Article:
Many of these reports intimated that the way for the laboratory and their scientists to ‘clear their names’ was to allow their personal medical records to be inspected by international medical experts.
Again I ask the reader to try to see the situation from Zhengli’s position. Ask yourself, would you want your medical records handed over to a foreign institutions and potentially foreign national Governments, even that of an historical ally, let alone a nation which is increasingly acting as if it is no longer exactly friendly to the development of your nation?
Now in saying that, I openly admit that I agreed with the reframing of the relationship between the ‘west’ and China, and more specifically the Chinese political leadership, and I still consider it was overdue. But I also believed that much more would have been gained by letting China know that we stood with them in their hour of need at the start of the pandemic, offering any assistance possible and working together, being mindful that any nation in a similar situation would be sensitive to the implications of the threatening outbreak commencing, or being seen to commence, within their borders.
So again, literally ask yourself, if you are a ‘westerner’, “Would I like my Government to hand over my individual health records to the Chinese Government?” Of course nobody would want that. Now further consider that the Governments that are wanting their health records have been led by people, or showed support for people, who provocatively called it the ‘China Virus’, created innuendo that you were somehow involved in the release of the agent, and/or even worse, created innuendo that you were somehow involved in engineering the virus as a bioweapon.
To those who are inclined to say again something along the lines of “why not give over your personal health records if it is the only way to prove that you are innocent”, I would respond that we know enough about the world and how these matters have historically been addressed, that the truth is rarely allowed to get in the way of the bigger geopolitical picture, just ask Hans Blix (who, for younger readers, lead the UN nuclear inspection team charged with finding out whether Iraq had weapons of mass destruction – they did not, but that did not deter President George Bush Jr. from his war plans).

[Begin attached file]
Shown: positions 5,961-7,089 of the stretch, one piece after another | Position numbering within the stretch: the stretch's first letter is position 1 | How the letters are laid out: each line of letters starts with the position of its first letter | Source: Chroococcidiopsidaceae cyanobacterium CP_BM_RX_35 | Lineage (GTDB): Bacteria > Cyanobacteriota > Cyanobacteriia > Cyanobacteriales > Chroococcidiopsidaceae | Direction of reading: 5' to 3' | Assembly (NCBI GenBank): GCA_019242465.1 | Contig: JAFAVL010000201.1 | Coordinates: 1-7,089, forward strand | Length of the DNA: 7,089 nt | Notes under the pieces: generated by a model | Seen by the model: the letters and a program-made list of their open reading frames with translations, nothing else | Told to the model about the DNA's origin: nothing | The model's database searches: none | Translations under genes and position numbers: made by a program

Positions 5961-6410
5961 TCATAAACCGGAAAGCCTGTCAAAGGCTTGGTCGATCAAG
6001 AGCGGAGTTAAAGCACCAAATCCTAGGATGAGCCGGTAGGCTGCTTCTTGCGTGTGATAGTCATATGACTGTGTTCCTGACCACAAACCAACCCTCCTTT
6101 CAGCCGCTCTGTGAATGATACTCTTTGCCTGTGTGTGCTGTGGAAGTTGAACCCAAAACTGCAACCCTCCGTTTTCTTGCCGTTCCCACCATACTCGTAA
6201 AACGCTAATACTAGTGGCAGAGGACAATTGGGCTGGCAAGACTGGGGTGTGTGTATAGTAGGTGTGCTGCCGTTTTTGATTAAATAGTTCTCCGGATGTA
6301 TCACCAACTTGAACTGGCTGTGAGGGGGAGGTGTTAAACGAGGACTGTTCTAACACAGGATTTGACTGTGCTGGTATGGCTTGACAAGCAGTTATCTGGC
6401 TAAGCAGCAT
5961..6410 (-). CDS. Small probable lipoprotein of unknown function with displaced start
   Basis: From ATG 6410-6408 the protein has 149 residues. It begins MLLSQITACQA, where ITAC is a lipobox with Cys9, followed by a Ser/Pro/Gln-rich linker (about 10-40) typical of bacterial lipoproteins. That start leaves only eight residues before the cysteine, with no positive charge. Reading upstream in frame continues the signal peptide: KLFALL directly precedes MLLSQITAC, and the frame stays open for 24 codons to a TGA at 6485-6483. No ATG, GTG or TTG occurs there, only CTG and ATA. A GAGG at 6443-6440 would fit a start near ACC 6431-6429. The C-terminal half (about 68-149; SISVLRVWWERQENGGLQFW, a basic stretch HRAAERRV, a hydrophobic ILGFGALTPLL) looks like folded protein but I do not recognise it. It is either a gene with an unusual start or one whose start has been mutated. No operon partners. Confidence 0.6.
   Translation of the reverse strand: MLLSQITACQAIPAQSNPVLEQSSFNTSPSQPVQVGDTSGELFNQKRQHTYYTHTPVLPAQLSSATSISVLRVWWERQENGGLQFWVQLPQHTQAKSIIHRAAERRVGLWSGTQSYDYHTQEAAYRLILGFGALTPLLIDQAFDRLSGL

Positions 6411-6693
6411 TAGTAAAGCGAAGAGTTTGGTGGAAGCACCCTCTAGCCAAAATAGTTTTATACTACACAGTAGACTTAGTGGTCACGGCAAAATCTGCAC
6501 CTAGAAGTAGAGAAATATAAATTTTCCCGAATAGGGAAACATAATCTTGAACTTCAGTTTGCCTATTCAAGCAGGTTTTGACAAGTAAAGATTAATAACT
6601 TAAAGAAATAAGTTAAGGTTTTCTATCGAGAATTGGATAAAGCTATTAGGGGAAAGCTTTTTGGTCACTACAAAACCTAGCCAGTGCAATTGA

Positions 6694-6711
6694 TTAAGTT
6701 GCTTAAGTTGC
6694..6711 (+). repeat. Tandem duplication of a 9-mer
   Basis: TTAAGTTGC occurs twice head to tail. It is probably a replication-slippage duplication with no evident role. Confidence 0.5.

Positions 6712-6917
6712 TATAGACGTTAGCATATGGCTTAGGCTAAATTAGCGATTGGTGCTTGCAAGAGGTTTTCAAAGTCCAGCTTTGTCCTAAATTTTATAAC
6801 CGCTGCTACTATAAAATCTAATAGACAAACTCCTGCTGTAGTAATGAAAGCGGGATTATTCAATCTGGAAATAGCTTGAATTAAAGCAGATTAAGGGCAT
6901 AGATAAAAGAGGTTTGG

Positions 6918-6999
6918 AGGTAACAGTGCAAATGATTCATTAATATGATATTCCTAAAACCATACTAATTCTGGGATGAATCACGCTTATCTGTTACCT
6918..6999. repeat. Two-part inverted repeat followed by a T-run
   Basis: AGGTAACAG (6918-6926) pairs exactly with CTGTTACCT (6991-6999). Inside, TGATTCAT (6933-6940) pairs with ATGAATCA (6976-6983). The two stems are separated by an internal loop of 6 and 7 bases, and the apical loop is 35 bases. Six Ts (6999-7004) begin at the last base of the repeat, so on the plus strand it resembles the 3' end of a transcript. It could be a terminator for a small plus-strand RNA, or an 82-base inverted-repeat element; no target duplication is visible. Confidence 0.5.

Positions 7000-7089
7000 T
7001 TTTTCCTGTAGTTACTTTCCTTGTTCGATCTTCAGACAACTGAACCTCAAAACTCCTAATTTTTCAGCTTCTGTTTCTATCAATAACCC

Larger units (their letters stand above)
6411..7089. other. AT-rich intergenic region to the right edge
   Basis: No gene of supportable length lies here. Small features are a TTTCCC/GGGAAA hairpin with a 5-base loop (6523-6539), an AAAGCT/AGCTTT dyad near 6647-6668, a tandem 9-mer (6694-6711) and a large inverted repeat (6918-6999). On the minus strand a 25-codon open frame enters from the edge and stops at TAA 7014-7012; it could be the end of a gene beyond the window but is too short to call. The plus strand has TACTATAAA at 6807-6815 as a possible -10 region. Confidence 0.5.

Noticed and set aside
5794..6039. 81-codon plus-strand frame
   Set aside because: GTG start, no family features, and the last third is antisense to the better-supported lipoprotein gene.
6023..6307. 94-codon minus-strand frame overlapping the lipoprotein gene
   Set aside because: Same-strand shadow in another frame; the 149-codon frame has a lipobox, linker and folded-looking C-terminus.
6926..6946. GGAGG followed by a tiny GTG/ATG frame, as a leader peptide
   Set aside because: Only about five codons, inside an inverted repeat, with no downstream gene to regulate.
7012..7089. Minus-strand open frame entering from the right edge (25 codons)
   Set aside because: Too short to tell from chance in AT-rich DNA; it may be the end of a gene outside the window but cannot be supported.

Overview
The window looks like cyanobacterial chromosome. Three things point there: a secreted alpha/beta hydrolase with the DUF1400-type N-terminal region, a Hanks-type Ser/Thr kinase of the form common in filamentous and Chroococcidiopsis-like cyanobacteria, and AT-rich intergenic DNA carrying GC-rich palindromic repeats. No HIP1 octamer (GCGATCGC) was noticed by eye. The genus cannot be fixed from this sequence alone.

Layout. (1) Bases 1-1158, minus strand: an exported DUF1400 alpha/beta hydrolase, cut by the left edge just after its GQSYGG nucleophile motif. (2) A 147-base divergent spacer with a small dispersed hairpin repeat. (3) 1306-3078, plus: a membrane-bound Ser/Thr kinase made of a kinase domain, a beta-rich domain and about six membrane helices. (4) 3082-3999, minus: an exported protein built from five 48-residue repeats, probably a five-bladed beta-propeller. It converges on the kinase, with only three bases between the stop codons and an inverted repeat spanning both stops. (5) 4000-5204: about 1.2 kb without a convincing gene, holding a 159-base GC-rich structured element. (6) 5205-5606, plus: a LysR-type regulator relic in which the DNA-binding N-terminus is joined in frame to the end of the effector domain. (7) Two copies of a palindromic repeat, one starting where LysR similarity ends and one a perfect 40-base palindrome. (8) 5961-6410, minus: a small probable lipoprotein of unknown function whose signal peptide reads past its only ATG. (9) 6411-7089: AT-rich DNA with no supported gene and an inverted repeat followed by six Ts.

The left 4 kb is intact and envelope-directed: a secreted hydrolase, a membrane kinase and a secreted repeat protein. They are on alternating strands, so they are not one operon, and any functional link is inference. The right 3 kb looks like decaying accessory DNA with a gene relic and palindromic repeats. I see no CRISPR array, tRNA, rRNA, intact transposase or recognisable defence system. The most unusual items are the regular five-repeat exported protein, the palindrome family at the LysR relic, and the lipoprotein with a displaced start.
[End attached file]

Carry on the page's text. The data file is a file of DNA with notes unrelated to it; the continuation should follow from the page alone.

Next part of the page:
If I were in Zhengli’s shoes, or lab coat, I would not agree to my own medical records being turned over, and I would be extremely sceptical that no matter what evidence is provided there will be many who will simply continue to believe what they want to believe.
Thankfully, Zhengli has the comfort of knowing that the logical and well-reasoned scientific community, free from such political conflicts and influences, understands the situation and that she is well supported amongst that community.
I was personally very pleased to see Danielle Anderson, an Australian scientist who was working at the Institute in November 2019, as the virus was likely beginning to circulate in Wuhan, step forward recently to provide her insights on the open culture amongst scientists and on the lack of indications of a brewing problem at the time that some of their scientists were allegedly falling ill.
Finally I wish to provide a warning on the dangers of continuing on in this direction.
I had the great fortune to travel to St. Petersburg in 1995 when I worked in Finland for 3 months during my PhD. I went with a fellow PhD student from Finland who was experienced in travelling in Russia, and with an American professor and his wife. Now I concede that national border crossings can be confronting, and being prone to anxiety, I feel it often. I know many find entering the US as a foreigner to be confronting, and I am certain there is a element of intention in that, especially in the post 911 world. However, I have never seen anybody more nervous than my American friends crossing their former cold war foe’s border.